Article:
2017 Yamaha AR195

Boat Reviews

Boat Review by: Matt Spencer

Yamaha AR195 Running

I remember when I first tested Yamaha’s new 19-foot line of boats, the AR and SX190. I was immediately impressed with the combination of value and performance and I consider it one of Yamaha’s first major steps in distinguishing themselves as a boat builder, not just a JET-boat builder. I liked that boat so much, I even convinced a family friend to buy it as they were looking for a boat in that segment.

New for 2017, Yamaha has decided to introduce two new 19-foot models to the segment to quarterback this line, the SX and AR195.

The only difference between the two is the forward swept watersports tower that comes with the AR195 that I had the pleasure of testing.

The differences between the new AR195 and the 190 in the lineup may be subtle upon first glance but there are many. The first of which being that the AR195 is the first Yamaha Sport Boat to be powered by their uber powerful, 1.8L Supercharged Super Vortex High Output, or SVHO marine engine. I’ve tested many of their WaveRunners with the SVHO and it’s really hard to describe their performance without swearing. So to have that kind of performance available in a Sport Boat is quite exciting.

As I idled out of the marina I was first impressed with how well the AR195 handled at low speeds. That’s thanks to Yamaha’s new articulating keel that is a part of their Advanced Handling System. Jet boats rely on the jet thrust to steer them, but when you’re at low speeds there is low thrust, so control would be limited and sloppy. But Yamaha has introduced a keel with a rudder built into it that moves with the steering.

The result of which is drastically improved handling at low speeds. There always used to be a bit of a steering lag and with the rudder the response from the wheel to the actual boat doing what you ask it to is immediate. I found this helpful when leaving the marina as well as when I brought it back to the dock. But before I got on this tangent I was on the way out to test the performance of the inclusion of the SVHO in the new 19-foot 2-inch AR195.

When I put the throttle down the response was immediate and the thrust of power was impressive as the 3-blade, stainless steel impeller sucked water from the lake and channeled it out the end of the boat, putting me onto plane in just over 4 seconds.

What I found impressive was how effortless it seemed for the SVHO to power the 195. Something you have to understand, is much like a Ferrari, a jet motor is high revving. So when we were cruising at a brisk 31 mph I was shocked that we were only revving at 5500 rpm. Usually it’s much higher than that. Also once we were on plane the SVHO really came to life. We hit plane at 5000 rpm and hit 22 mph but the 500 rpm jump gave us a 9 mph speed boost! Something the SVHO was known for in the WaveRunners was the unrelenting horsepower. The power curve seemed to just keep going up and that was the same in the boat application. The power just kept coming and coming as I kept pressing on the throttle, all of the way until wide open where we saw a top speed of 52-mph. That is quite impressive for a single engined sport boat.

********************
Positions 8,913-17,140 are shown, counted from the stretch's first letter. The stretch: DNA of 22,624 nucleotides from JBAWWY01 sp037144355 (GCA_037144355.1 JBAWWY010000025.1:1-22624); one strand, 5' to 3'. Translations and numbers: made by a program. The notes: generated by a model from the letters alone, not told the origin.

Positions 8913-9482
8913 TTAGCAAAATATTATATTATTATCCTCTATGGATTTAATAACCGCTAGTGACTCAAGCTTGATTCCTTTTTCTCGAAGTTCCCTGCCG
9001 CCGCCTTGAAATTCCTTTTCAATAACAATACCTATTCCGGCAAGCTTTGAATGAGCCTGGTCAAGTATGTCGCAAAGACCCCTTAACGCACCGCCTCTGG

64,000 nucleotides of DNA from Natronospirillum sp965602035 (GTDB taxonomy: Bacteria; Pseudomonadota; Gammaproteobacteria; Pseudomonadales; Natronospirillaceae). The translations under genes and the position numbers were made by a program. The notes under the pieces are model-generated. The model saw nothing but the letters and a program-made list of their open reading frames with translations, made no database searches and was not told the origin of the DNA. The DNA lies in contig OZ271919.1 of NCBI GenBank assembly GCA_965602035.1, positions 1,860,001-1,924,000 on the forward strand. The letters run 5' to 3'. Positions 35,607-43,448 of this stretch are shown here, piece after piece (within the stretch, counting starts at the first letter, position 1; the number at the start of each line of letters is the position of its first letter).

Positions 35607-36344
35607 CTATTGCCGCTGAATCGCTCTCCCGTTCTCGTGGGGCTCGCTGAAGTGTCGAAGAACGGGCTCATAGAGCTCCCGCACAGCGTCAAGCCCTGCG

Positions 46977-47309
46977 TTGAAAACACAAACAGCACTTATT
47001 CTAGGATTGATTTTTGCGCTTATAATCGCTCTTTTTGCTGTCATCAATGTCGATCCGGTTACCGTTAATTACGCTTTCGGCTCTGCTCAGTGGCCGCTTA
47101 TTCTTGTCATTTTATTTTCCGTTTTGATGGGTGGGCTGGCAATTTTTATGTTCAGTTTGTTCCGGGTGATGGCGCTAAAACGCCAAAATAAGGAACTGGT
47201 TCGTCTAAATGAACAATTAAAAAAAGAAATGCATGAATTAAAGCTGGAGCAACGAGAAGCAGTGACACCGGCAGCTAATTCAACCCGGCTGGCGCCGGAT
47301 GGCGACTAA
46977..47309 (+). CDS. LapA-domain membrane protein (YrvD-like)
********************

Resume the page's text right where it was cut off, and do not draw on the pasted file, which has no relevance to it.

I found the ergonomics of the AR195 quite comfortable. While at the helm, everything seemed to just fall into place. When I went to rest my elbow somewhere natural, there was a cushion there. The line of sight with the seat bolster down was not infringed by the windshield trim and the sound level inside was quite acceptable.

Back at the dock, I noted how the AR195 shared the same cockpit layout as it’s 190 sibling, however the AR195 had a more elevated presence with bolder styling and colour choices. It features wrap around bench seating with only a single captain’s chair at the helm. This allows you to maximise your cockpit space and I think you will soon see the companion seat disappear in 19 and 20-foot runabouts. The helm was very simple and minimal. It had everything you needed in terms of gauges and switches and nothing you didn’t.

The AR195 naturally has Yamaha’s beam forward style design that keeps as much space up front as possible. There is a pair of grab handles, underseat storage and a rear facing backrest for the center seat.

And of course this would not be a Yamaha Sport Boat if it didn’t have their award winning stern lounge. Since the 1.8L SVHO is so compact and features a direct outdrive, it can be placed in the lowest spot in the hull, giving you plenty of space above to work with. That’s how Yamaha is able to create the two-tier swim lounge, complete with backrests, drink holders and marine matting. When sitting on the second tier of the lounge your feet dangle comfortably in the water and you have no worry about kicking an outdrive.

The 19-foot segment is not where you find a supercharged engine and the performance that goes along with it, and it’s really quite sad. Your frown will turn upside down when you get a chance to experience the AR195. Inside, it’s what you would expect from Yamaha’s 19-foot line. But when you get out and put it through its paces you will be blown away. You’ll be inclined to write Yamaha a thank you letter for giving some spice to this popular segment.

Yamaha AR195 Articulating KeelYamaha AR195 BowYamaha AR195 CockpitYamaha AR195 HelmYamaha AR195 Stern Lounge
Length: 19' 2" 5.84 m
Beam: 8' 2.4 m
Dry weight: 2,302 lbs 1,044 kg
Draft: 15" 38 cm
Fuel Capacity: 30 US gals 113 L
Base Engine / Drive: Yamaha Jet 1.8L SVHO
Fuel Type: Gas
Deadrise: 18